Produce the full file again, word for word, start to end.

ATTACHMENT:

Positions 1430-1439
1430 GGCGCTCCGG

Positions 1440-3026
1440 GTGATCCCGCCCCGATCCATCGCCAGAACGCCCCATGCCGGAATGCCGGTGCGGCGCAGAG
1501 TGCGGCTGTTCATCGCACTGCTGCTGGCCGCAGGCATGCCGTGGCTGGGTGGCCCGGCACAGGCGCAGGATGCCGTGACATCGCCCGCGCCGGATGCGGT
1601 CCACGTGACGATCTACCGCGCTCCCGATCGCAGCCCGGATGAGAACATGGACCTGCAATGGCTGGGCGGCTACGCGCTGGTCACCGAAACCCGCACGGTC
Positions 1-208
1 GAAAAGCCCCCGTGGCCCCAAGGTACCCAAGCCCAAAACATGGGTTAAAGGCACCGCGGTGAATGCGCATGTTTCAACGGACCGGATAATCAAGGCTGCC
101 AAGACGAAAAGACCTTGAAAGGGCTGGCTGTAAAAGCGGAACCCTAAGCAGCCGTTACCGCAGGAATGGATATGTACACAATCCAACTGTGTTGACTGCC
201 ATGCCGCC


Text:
Positions 1430-1439
1430 GGCGCTCCGG

Positions 1440-3026
1440 GTGATCCCGCCCCGATCCATCGCCAGAACGCCCCATGCCGGAATGCCGGTGCGGCGCAGAG
1501 TGCGGCTGTTCATCGCACTGCTGCTGGCCGCAGGCATGCCGTGGCTGGGTGGCCCGGCACAGGCGCAGGATGCCGTGACATCGCCCGCGCCGGATGCGGT
1601 CCACGTGACGATCTACCGCGCTCCCGATCGCAGCCCGGATGAGAACATGGACCTGCAATGGCTGGGCGGCTACGCGCTGGTCACCGAAACCCGCACGGTC
Positions 1-208
1 GAAAAGCCCCCGTGGCCCCAAGGTACCCAAGCCCAAAACATGGGTTAAAGGCACCGCGGTGAATGCGCATGTTTCAACGGACCGGATAATCAAGGCTGCC
101 AAGACGAAAAGACCTTGAAAGGGCTGGCTGTAAAAGCGGAACCCTAAGCAGCCGTTACCGCAGGAATGGATATGTACACAATCCAACTGTGTTGACTGCC
201 ATGCCGCC